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Rapid Response: Musk settles with SEC

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Editorial Staff

It's one of the quickest settlements that the USA's Securities and Accounts Commission will ever see. On 27th September, civil proceedings were started. That was Thursday. The proceedings were, it has to be said, no surprise but while the "what" was expected, the "when" was unknown. After all, American prosecutors and regulators enjoy the glare of publicity and trying their cases in the court of public opinion long before they ever get to a court room. But Elon Musk, who is increasingly demonstrating deteriorating judgement in so many ways, is nothing if not decisive. On Saturday, 29th September, the SEC issued a statement: the SEC and Musk had settled and Musk didn't do anywhere near as badly as the SEC had applied for. But there is a sting in the tail.

The headline is straightforward: Elon Musk is no longer the Chairman of Tesla, Inc., a publicly traded company (NASDAQ: TSLA). However, he remains its Chief Executive Officer. Tesla is, at best, a difficult company to read. Musk made a great deal of money when he sold his interest in PayPal to Ebay. He bought a small-time manufacturer of electric vehicles, change its name and took it public. The company bought an enormous redundant factory building even though, at the time, it had almost nothing to put in it. There has been considerable development of rechargeable batter power and Musk, ever the publicist, has hit the headlines with a massive rechargeable plant in Australia and Tesla bought the USA's largest supplier and installer of residential photovoltaic panels. The car company and the solar panels business are money pits. Investors have expressed concern that there is no clear strategy for bringing the company to profit and that development cannot be considered an objective in itself. In short, they want Return on Investment not to have their money locked up in a media darling that, just like the dot com bubble days, soaks up cash with only a vague idea of if there will be profit and how it will be generated. It's made worse by Musk's habit of announcing what, in the software industry, would be known as vapour ware although in Musk's case there is at least something resembling the finished product when he talks about it, even though production dates are seemingly plucked from the air.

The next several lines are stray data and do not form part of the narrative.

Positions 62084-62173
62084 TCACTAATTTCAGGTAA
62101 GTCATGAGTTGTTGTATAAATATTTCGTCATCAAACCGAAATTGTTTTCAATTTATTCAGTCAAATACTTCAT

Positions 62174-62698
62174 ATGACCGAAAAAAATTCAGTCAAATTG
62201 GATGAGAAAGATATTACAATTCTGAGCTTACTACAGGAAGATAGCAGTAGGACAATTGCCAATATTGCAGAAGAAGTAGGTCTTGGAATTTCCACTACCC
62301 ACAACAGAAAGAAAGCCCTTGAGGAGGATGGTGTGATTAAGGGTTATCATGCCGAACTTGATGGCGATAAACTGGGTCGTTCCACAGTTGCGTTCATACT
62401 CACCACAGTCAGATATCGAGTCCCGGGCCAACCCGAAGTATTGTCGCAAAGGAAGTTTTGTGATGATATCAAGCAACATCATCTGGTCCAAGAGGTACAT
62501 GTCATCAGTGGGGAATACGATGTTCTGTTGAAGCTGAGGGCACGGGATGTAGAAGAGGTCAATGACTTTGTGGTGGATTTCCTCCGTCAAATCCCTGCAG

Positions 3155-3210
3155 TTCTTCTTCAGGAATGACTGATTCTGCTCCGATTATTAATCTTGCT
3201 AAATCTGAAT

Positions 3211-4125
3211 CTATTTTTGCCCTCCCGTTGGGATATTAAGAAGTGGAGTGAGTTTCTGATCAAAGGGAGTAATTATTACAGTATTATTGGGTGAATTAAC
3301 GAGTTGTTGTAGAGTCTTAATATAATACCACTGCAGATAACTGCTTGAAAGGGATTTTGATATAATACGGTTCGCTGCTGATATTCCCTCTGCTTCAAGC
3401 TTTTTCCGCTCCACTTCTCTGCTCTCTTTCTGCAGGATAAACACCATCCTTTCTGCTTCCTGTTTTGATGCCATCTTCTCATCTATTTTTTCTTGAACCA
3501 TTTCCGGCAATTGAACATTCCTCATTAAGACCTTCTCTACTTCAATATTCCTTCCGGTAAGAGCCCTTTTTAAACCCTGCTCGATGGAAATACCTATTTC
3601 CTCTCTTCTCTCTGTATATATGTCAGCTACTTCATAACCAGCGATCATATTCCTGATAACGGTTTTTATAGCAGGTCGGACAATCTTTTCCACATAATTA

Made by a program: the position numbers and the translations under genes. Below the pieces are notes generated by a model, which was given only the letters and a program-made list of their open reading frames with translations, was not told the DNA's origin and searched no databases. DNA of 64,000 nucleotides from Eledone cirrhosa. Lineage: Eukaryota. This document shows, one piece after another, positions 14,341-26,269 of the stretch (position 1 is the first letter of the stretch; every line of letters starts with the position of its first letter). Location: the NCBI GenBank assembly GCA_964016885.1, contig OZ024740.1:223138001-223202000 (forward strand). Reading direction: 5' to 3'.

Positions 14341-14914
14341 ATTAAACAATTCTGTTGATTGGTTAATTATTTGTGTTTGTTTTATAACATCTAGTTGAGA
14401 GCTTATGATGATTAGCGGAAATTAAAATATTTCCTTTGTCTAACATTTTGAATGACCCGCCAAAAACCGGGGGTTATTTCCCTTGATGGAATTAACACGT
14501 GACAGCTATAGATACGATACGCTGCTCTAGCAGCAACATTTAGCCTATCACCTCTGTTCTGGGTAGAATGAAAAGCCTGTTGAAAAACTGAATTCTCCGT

In recent weeks, Musk has found himself embroiled in libel litigation over unfounded and frankly outrageous slurs on the character of one of those working to rescue a number of boys trapped in a cave in Thailand. He issued a video-pod-cast in which he was smoking a substantial reefer and seemed to be under the influence. Musk says that the podcast was recorded in California where recreational marijuana has recently been made legal but that's not the point: there is a public perception that he may be in less than full command of his faculties while making important statements and, even, decisions.

Entirely separate to Tesla, he has built a team which has developed SpaceX, which is both technologically superior to almost all government-backed space projects but is also more cost effective.

If one was to wonder why Musk was in such a hurry to settle with the SEC, one might imagine that it was to avoid bad publicity and disruption at Tesla. Cynics would say that it was to avoid any knock-on effect at SpaceX. After all, the SEC's nuclear option was to have him banned from any involvement with any public company - and that opened the door for him to be banned as the officer of any company.

On Saturday, the SEC issued proceedings against Tesla, Inc. Those proceedings alleged that Tesla failed "to have required disclosure controls and procedures relating to Musk’s tweets." As part of a combined settlement, Tesla, Inc. agreed to settle. Tesla and Musk will each pay USD20 million in financial penalties. They are not "fines" and there are no "charges" in the true, criminal law, sense of the word.

The SEC settlement includes the weasel clause "without admitting or denying the SEC’s allegations," which means that no third party may rely on any admissions, actual or implied, in the SEC's action.

The settlement removes Musk as Chairman for three at least three years. It requires the appointment of two independent directors and a new committee of independent directors. In short, it's a public company not Musk's personal domain. The company will also vet Musk's communications, so his Tesla related social media will be under constant review prior to posting.

The settlement is subject to Court approval but it can be regarded as a done deal. Tesla, on the other hand, has not yet updated its board and/or the investor relations page of its website, as the graphic above shows.

Further reading
Complaint - Tesla http://www.sec.gov/litigation/...
Complaint - Musk http://www.sec.gov/litigation/...